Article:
The EEOC is reporting that they received 24,826 charges alleging sex discrimination, which was up 7%, in fiscal year 2007 to the highest level since fiscal year 2002. Spencer H Lewis Jr., the EEOC's New York District Director, stated that, "[i]t should be a 'no-brainer' in the 21st century workplace that women deserve pay and promotional opportunities based on merit, not gender. Employers who fail to grasp and abide by the letter of the law do so at great risk."
If it were really a no-brainer, why are sex discrimination claims up 7%?
As predicted, the Fashion Valley case has finally draw to a close. On Monday, the Supreme Court denied cert. on the case, thereby letting stand the California Supreme Court's holding that the state constitution limits a mall owners' ability to exclude union handbilling (see here for BNA's Daily Labor Report's--subscription required--summary of the proceedings).
Of course, Fashion Valley will live on as the NLRA will now have a parallel universe in California (a Bizarro Lechmere, if you will). We've already noted some post-Fashion Valley developments, but many more will no doubt come in the future.
Hat Tip: Dennis Walsh
In addition to my labor/employment courses, I also teach Civil Procedure. This semester, I gave students a take-home (one week) collaborative mid-term exam consisting of a single question raising four civil procedure issues. The question concerned a school board's proposal to redraw the boundary lines of a school district's high schools along existing racial housing patterns, creating a segregated school district and putting most minority students in a "new" school building built from a converted warehouse. A group of citizens brings a class action, based on the equal protection clause, against the school district to enjoin the new boundary lines.
One element of an injunction is that the plaintiff must show a "likelihood of success on the merits." The exam question provided students with the test for an equal protection violation and with facts that would support a finding of intentional discrimination. Those facts included some offensive comments made by school board members contemporaneous with their vote for the new boundaries. The most offensive was the following: "a Board Member ... was overheard saying that 'a warehouse is just what those people need – complete with bars on the windows and razor wire around the perimeter.'" I deliberately made these comments offensive, because I wanted them to support a finding of discriminatory intent.
Some of my students have complained about the question, and they raise good points. A person who has personally experienced or witnessed traumatic events is likely to react much differently to an exam question about those traumatic events than someone who has not. As one person pointed out, an exam question about rape might understandably cause a student who herself had been raped to "shut down" and have difficulty focusing on the legal issues raised by the question. For me, that raises the question of whether an exam question such as mine might have a "disparate impact" on minority students, or might otherwise be sufficiently offensive that it should not be asked regardless of its impact.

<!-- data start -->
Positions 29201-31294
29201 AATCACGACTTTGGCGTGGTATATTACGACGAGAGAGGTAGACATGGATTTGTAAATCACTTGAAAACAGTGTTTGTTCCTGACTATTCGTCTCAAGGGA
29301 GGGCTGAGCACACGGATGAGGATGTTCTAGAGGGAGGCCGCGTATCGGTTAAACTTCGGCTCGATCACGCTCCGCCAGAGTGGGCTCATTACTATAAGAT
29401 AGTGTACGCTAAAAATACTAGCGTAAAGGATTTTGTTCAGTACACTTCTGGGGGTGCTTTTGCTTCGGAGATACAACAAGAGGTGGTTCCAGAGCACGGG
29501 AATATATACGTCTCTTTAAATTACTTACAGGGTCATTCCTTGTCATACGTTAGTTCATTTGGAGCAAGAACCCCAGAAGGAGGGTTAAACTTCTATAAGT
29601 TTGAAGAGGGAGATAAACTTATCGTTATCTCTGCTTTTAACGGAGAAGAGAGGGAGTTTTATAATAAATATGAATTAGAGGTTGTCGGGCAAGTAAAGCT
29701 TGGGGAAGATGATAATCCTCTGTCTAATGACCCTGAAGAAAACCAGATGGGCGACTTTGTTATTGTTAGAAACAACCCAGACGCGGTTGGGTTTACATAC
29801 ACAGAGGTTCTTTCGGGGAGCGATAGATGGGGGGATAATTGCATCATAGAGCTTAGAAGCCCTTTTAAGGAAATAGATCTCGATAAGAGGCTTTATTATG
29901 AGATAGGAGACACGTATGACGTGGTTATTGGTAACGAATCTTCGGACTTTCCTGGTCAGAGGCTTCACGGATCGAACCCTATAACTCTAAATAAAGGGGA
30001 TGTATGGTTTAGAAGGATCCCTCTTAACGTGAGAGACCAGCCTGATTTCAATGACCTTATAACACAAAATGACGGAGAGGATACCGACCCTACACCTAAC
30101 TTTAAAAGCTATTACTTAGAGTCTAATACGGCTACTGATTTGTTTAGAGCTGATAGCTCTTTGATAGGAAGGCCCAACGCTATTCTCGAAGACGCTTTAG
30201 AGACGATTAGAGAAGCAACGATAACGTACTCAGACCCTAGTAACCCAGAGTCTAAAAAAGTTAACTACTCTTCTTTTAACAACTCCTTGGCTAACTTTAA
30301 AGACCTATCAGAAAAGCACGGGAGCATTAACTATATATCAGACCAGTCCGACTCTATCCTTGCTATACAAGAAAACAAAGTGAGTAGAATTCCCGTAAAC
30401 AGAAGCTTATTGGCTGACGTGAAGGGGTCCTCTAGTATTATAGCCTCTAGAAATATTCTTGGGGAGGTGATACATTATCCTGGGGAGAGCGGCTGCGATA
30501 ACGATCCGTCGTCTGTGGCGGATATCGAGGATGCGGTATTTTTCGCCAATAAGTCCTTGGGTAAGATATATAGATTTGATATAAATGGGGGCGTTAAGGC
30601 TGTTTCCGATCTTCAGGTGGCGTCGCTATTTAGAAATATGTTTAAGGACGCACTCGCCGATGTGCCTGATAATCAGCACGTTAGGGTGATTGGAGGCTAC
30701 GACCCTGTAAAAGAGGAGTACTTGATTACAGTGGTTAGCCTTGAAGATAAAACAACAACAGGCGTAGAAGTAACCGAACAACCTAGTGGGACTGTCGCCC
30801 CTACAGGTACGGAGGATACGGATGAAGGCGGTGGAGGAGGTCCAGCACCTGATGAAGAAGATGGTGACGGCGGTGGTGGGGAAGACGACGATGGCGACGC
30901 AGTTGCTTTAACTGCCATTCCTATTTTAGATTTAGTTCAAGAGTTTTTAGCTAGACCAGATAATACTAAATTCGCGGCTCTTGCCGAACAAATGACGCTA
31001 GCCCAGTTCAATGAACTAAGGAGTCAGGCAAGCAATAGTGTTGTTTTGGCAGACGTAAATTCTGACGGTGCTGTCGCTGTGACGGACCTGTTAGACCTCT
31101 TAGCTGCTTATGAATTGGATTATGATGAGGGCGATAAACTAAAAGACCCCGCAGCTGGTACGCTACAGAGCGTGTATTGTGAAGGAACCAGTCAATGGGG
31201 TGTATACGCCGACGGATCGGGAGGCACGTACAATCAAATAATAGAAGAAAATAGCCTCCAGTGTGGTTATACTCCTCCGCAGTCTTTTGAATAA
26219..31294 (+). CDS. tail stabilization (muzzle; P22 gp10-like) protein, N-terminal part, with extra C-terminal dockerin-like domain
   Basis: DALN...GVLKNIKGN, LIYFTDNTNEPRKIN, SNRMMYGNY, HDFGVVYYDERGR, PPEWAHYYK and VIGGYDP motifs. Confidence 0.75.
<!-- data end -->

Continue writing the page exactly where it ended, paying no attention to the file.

This certainly was not my intent. I have used civil rights problems for my Civil Procedure mid-term ever since I began teaching Civil Procedure, because I want to show that civil litigation is not just about companies and people suing each other for money, but that it can be a powerful agent for social change. And if it's off-limits to include, in exam questions, facts that reasonable people will find offensive, then it will be very difficult for me to write future exam questions for my employment discrimination course.
I'd appreciate comments -- especially critical ones.
Tuesday, October 7, 2008
Last week, the NLRB filed the first appellate brief defending its authority to issue cases decided by only two members (see here and here for previous posts on the topic). In Laurel Baye Healthcare of Lake Lanier, Inc. v. NLRB, the employer directly challenged the NLRB's authority to issue two-member decisions. The Board's brief defends that authority--as described by its summary of argument:
Section 3(b) of the Act provides that the Board can delegate its powers to a group of three members; that vacancies do not impair the authority of remaining Board members to exercise the powers of the Board; and that two members shall constitute a quorum of any three-member Board group established pursuant to the Board’s delegation authority. Read in combination, the plain meaning of those delegation, vacancy, and quorum provisions authorize the Board’s action in this case. . . .